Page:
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The Hard Word (2002)

  Directed by: Scott Roberts
Starring: Joel Edgerton, Rachel Griffiths, Guy Pearce, Damien Richardson, Robert Taylor
Links: The Hard Word on the IMDb, Buy on DVD
Genre: Drama
Awards: AFI Awards: Best Film 2002 (nominee)

This movie gets: 6.00 (3 ratings) Ranking: Ranked equal 129th of 187 movies (2 ratings minimum; see full chart)

The Hard Word (2002) is also mentioned in pearly's review of Till Human Voices Wake Us (2001).

"Fundamentally Disappointing" - a review by mino

This movie promised so much. A great cast (Guy Pearce, Rachel Griffiths, Joel Edgerton) should have made for a classic Aussie movie: instead, we get a hodge-podge.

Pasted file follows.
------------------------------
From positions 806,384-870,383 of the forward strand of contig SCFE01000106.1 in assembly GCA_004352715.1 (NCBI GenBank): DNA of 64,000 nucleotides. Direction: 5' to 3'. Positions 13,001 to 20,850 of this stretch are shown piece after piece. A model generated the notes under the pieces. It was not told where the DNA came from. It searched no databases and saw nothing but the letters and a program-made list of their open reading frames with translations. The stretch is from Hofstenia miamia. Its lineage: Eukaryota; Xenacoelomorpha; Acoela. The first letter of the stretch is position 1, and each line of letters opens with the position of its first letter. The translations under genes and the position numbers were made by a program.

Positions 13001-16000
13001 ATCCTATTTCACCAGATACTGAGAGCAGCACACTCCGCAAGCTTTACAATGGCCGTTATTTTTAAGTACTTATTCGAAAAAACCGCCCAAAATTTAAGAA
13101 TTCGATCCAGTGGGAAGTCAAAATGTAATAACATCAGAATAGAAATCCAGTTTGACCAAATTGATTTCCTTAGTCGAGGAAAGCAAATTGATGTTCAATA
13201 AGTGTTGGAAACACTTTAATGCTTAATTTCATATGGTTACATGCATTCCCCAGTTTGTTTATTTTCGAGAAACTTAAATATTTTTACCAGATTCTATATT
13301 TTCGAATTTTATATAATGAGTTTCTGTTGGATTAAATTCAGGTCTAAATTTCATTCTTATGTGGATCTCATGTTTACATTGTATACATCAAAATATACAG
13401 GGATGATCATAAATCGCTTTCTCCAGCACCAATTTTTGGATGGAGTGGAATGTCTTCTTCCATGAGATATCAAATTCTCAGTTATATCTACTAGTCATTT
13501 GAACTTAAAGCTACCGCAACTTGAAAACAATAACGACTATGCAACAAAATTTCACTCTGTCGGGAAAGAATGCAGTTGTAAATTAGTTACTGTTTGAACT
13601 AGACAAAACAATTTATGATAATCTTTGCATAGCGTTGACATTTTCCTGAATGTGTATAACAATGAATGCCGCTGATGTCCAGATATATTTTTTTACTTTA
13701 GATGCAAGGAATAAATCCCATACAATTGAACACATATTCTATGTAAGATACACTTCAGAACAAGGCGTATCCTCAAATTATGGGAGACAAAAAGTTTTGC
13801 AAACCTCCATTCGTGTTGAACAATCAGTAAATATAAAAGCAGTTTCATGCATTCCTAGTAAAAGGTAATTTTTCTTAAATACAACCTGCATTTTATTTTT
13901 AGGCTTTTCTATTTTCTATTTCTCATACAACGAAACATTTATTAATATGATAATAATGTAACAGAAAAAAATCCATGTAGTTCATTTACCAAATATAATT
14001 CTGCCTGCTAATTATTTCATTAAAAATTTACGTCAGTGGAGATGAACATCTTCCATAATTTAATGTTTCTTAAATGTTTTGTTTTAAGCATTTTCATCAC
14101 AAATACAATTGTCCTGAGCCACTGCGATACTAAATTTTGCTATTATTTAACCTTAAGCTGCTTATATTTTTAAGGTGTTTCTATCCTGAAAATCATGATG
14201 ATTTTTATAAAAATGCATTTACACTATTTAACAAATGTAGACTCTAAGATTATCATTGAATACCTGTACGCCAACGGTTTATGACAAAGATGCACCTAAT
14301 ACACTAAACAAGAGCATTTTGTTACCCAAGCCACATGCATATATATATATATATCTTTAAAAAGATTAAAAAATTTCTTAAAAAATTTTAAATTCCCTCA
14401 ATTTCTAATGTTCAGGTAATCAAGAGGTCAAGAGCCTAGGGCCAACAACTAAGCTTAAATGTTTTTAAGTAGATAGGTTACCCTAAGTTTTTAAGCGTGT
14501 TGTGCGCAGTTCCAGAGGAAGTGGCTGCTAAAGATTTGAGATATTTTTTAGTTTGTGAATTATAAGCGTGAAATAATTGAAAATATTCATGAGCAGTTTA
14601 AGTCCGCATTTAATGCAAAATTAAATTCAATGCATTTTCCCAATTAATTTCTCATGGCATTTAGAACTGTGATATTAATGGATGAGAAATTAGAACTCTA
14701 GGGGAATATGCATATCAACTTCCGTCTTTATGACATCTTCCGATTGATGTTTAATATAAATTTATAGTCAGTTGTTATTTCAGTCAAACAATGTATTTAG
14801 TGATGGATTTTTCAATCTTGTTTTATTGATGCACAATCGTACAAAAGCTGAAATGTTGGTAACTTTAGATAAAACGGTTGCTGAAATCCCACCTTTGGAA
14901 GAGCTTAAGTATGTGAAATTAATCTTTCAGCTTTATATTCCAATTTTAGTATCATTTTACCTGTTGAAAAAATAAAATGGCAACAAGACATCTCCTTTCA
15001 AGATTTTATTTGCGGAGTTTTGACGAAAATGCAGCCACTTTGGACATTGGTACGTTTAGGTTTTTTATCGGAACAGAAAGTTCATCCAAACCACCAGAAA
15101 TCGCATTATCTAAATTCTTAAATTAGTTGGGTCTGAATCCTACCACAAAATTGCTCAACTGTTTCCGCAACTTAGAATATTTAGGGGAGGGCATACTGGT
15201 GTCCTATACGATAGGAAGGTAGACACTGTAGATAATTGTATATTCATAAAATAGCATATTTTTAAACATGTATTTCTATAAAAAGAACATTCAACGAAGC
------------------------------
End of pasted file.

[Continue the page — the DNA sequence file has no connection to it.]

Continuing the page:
The basic plot is OK, but not anything that hasn't been done before. A trio of brothers who have all been in and out of jail plan the one big heist that is going to set them up for life, with the help of their crooked lawyer and a couple of corrupt cops. Needless to say, things don't always go smoothly. A fine (if a little tired) idea, but unfortunately the execution just doesn't come off.

The overall goal seems to be "thriller/black comedy" — but unfortunately, it doesn't really live up to its promise in either regard. The thrills are few and far between, largely because there's nothing new; the comedy works in one or two spots, but I think the rule should always be "if you're going to do comedy, make it funny". Many moments left the audience collectively shaking their heads: the 'lava lamp' scene sticks out in particular.